Michael B. Lehner, CPA/ABV, CFE, ASA
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Using a third business valuation expert to bridge the gap

business valuation

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When each side to a legal dispute hires its own business valuator, the two experts are unlikely to come up with exactly the same conclusion — even if they’re both credentialed and use proven valuation techniques. For this reason, it sometimes makes sense to hire another valuator to identify and reconcile key differences. A third expert can be particularly helpful when the gap between expert opinions is wide and the underlying reasons are unclear.

Keep costs down

Parties to a lawsuit may hesitate to hire a third expert, simply because they don’t want to incur more professional fees. But the use of a third expert can mean the difference between settling amicably and engaging in a drawn-out courtroom battle. If you avoid going to court, you’ll save thousands of dollars — and, in effect, the expert will pay for him- or herself.

It’s also important to understand that a third expert is almost always less expensive than hiring the first round of experts. One reason is that the parties often share the cost of obtaining a third opinion. What’s more, third experts can leverage off the original reports and any assumptions that the parties can stipulate to in advance. In many cases, these valuators issue less expensive, abbreviated “letter” reports.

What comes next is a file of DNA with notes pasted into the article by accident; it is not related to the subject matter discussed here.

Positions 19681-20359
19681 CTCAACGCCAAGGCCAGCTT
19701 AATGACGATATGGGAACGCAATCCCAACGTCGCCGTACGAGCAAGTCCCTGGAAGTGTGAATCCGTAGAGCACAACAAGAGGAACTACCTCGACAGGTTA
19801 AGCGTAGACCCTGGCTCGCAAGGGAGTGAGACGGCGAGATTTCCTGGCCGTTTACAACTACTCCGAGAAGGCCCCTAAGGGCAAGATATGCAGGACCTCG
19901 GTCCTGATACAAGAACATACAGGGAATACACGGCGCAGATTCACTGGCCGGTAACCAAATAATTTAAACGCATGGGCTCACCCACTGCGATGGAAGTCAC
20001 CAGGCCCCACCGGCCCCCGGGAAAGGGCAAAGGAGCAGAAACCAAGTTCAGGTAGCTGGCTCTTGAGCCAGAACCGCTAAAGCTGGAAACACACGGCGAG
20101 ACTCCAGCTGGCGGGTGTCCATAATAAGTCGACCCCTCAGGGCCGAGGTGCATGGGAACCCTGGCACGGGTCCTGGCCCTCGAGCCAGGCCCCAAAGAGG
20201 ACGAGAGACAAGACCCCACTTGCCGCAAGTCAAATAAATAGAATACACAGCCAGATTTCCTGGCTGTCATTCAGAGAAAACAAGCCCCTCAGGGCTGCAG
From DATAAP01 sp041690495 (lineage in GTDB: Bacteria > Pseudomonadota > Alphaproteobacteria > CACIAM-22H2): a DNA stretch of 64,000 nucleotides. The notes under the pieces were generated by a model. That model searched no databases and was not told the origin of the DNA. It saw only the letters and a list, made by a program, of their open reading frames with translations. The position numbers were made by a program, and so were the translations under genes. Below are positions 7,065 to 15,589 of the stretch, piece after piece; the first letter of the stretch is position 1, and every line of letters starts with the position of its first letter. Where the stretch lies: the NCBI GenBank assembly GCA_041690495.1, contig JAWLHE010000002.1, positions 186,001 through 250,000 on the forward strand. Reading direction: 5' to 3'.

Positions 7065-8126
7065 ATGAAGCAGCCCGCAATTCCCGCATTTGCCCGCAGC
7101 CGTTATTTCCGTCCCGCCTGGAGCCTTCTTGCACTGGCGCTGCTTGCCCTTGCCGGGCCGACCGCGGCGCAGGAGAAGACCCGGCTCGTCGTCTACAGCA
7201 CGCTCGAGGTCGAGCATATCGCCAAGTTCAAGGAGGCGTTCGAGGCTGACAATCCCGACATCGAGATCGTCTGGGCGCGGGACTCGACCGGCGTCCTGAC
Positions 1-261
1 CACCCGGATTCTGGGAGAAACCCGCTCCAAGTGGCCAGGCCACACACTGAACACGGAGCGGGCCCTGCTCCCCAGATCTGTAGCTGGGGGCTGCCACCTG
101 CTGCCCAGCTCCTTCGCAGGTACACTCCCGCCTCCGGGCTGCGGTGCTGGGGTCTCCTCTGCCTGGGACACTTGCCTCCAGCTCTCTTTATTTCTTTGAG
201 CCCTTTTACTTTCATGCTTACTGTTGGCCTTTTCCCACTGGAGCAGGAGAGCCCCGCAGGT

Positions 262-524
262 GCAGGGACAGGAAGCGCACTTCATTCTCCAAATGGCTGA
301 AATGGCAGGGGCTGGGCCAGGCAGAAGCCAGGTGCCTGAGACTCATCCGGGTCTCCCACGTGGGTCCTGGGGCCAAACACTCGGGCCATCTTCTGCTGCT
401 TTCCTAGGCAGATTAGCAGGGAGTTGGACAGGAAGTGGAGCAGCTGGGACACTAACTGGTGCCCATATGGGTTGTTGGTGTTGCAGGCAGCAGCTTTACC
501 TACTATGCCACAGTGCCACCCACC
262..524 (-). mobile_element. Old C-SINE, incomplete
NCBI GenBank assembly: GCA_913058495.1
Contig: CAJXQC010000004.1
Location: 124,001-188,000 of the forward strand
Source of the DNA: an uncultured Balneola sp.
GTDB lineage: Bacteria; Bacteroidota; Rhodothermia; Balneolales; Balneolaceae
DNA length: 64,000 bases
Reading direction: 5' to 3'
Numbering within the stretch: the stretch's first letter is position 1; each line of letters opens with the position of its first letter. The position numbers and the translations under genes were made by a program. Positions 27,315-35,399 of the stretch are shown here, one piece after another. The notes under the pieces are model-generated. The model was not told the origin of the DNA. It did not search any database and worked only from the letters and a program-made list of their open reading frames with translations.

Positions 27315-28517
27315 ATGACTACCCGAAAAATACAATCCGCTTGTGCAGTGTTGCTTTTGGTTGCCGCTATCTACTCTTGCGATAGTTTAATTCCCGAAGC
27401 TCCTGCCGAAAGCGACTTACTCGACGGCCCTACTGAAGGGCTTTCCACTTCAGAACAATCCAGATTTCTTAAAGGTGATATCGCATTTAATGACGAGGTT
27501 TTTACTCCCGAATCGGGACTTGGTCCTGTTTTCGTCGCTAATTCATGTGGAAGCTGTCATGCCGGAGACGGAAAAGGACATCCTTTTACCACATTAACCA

Define the parameters upfront

The trick to minimizing the costs of using a third expert is to work out the details up front with the opposing side, including:

  • Who will select the expert?
  • Who will pay the expert’s fees?
  • Which documents and workpapers will the expert be allowed to use?
  • Should the third expert perform other valuation procedures, such as interviewing management and conducting site visits?
  • What type of report will the expert issue?

Also give some forethought to the minimum qualifications an expert should possess, including professional credentials, years of experience and industry experience

Decide how to use the report

Another important detail to iron out before the third expert finishes his or her report is how the parties will use the conclusion. For example, you might decide to average all three conclusions together. Or you might agree to disregard the other conclusions and use the third valuation as the final value.

Any of these options are usually preferable to simply “splitting the difference” between two reports, especially if one side perceives the opposing expert as unqualified or biased. A third expert can provide fresh perspectives, reduce animosity and help the judge make a better-informed decision if you’re unable to settle out of court.


Michael Lehner

This publication is distributed with the understanding that the author, publisher and distributor are not rendering legal, accounting or other professional advice or opinions on specific facts or matters, and, accordingly, assume no liability whatsoever in connection with its use. In addition, any discounts are used for illustrative purposes and do not purport to be specific recommendations.